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This week's eNote

november 12, 2019 by pastor scott blevins

Do Not Be Afraid

 

Even though I walk through the darkest valley, I will fear no evil, for you are with me…

Psalm 23:4

 

Last week the Garfield Memorial Church staff along with some other leaders in the church attended the 4th Mosaix National Multiethnic Church Conference. The conference was stunning in both the amazing and painful sense. 

 

It was amazing to receive the teaching, preaching, worship leadership and testimonies of so many faithful, insightful and prophetic women and men of diverse skin tone and ethnic backgrounds. We learned a lot and were inspired even more.

 

It was painful, though, to hear testimony after testimony of lives broken and almost destroyed by past and present acts of racism and bigotry. By their testimony they would have been destroyed but for the saving and redeeming power of God. As painful as it was to hear those stories, though, I have to remind myself that it is far, far, far more painful for the people who have to endure these experiences. 

 

It was amazing to see how far the church has come since this movement began in earnest only a decade or so ago. It was painful to see how very far we still have to go to have truly healthy multiethnic churches and multiethnic lives.

 

This multiethnic race we are running is a marathon, not a sprint. Like a marathon, it won’t be finished quickly, and it won’t be finished without pain, suffering and sacrifice. We know where we’re going: a church, a world, and lives in which people are judged by the content of their character not the color of their skin, including churches in which we truly value multiple cultures, not merely diversity of color. We know what it will take to get there: the increased prioritizing of the voices and leadership of people of color and the humble surrendering of power and privilege by men who look like me. (In this I am continually challenged and encouraged by Pastor Chip’s reminder that Jesus, who had all the power and privilege imaginable, gave it up, to come to us in humility and grace.)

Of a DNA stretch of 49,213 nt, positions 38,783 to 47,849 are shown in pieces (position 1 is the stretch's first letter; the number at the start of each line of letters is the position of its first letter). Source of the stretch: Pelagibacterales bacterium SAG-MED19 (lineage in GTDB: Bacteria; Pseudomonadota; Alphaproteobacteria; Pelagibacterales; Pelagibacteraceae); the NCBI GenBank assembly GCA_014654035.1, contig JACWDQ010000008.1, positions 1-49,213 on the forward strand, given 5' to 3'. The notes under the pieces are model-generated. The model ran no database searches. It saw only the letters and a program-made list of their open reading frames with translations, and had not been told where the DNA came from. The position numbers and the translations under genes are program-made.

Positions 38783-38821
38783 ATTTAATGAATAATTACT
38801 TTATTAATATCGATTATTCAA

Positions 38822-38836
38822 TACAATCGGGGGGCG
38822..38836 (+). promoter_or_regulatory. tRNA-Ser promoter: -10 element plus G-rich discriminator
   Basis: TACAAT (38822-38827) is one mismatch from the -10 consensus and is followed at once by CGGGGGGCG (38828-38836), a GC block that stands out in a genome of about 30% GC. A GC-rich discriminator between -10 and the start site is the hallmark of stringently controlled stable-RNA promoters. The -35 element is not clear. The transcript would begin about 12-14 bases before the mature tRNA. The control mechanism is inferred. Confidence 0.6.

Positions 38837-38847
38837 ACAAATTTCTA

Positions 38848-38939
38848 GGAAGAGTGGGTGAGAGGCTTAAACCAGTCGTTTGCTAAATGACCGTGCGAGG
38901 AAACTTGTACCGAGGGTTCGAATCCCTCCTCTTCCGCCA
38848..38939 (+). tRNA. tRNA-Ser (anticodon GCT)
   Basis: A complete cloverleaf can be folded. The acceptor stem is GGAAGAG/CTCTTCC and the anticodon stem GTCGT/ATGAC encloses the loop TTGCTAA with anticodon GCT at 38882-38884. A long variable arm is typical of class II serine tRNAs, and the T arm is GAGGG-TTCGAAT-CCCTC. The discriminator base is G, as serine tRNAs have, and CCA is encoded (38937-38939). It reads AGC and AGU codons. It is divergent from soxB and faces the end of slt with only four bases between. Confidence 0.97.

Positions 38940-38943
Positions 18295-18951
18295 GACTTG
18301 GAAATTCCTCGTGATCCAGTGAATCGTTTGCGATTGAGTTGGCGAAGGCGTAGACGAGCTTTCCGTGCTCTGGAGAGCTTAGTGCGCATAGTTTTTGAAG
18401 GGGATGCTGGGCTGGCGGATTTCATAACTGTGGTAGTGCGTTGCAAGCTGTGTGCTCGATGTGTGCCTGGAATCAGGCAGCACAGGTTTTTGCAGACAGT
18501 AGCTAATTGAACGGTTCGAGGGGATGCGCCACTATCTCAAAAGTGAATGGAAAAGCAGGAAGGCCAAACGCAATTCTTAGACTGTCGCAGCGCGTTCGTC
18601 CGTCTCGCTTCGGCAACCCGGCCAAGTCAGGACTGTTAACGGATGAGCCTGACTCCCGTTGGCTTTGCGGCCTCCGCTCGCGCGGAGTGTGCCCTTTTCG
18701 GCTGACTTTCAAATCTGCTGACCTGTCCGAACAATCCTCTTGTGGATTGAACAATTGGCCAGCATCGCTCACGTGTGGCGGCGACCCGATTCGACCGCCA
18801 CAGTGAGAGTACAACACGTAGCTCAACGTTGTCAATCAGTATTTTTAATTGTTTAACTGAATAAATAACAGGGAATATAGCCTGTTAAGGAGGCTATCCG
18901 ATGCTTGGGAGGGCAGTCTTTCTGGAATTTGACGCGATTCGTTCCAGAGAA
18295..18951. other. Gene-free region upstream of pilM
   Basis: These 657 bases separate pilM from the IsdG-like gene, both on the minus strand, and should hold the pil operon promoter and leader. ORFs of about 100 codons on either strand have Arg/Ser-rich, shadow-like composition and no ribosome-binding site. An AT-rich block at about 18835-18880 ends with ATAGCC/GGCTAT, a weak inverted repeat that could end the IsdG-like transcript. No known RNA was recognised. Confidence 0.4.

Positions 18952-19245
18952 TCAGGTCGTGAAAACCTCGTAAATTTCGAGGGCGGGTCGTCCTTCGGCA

In the context of multiethnic church and multiethnic living, it’s not a matter of not knowing what God wants. One of the speakers, a brilliant Latina woman named Noemi Chavez observed, “We want what God wants to do next, but we're afraid of what it will cost us.”  Fear is a powerful force that wrecks many churches, communities and nations. It drives us to run away from God, his will, his way, and his presence. Maybe that’s why one of the most repeated instructions we have from God in the Bible is, “Do not be afraid.”

 

One of the workshop leaders, Michelle Higgins, a brilliant African American woman who is a worship leader and an activist with faithforjustice.org, shared that she reached a crisis point in her life and ministry in which she had to stop seeking safety and instead start seeking not to be afraid. In the midst of this crisis she recalled the words of David, “Even though I walk through the darkest valley, I will fear no evil, for you are with me…” She recognized that David did not “fear no evil” because he was safe, but because God was with him.

 

I want to join Noemi and Michelle (and David and Jesus) in this kind of living, particularly as it relates to multiethnic living and multiethnic church. There will be costs involved in living and loving this way, but as another conference speaker, Bryan Loritts said, “If you ain’t payin’ a price, it ain’t love.”